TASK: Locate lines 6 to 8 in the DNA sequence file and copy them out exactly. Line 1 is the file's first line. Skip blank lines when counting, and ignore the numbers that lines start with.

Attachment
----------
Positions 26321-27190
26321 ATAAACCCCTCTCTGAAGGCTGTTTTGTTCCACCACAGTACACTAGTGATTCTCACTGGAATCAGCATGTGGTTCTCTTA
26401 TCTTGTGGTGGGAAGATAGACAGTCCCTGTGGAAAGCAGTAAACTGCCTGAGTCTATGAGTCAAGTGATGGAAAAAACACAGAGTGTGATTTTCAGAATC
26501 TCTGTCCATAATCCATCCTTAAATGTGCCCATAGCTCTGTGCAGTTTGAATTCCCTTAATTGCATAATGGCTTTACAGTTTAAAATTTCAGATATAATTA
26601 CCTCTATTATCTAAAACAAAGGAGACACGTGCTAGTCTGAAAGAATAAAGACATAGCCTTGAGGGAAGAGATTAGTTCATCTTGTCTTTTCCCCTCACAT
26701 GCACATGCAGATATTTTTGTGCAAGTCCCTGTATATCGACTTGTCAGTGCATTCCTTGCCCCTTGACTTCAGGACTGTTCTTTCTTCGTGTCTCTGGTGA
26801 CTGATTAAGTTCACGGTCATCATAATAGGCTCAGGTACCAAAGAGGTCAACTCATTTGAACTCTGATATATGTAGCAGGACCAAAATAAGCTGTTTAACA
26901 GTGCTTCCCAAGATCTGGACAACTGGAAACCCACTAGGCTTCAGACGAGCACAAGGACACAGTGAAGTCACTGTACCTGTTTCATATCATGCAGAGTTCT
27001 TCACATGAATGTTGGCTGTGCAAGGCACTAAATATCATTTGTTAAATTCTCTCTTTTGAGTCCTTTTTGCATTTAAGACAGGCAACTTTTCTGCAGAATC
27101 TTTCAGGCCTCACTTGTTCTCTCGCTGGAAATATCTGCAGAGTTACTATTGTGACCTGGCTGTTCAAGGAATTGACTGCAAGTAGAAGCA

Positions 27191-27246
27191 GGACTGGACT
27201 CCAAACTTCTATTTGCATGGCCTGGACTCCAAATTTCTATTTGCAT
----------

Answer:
26701 GCACATGCAGATATTTTTGTGCAAGTCCCTGTATATCGACTTGTCAGTGCATTCCTTGCCCCTTGACTTCAGGACTGTTCTTTCTTCGTGTCTCTGGTGA
26801 CTGATTAAGTTCACGGTCATCATAATAGGCTCAGGTACCAAAGAGGTCAACTCATTTGAACTCTGATATATGTAGCAGGACCAAAATAAGCTGTTTAACA
26901 GTGCTTCCCAAGATCTGGACAACTGGAAACCCACTAGGCTTCAGACGAGCACAAGGACACAGTGAAGTCACTGTACCTGTTTCATATCATGCAGAGTTCT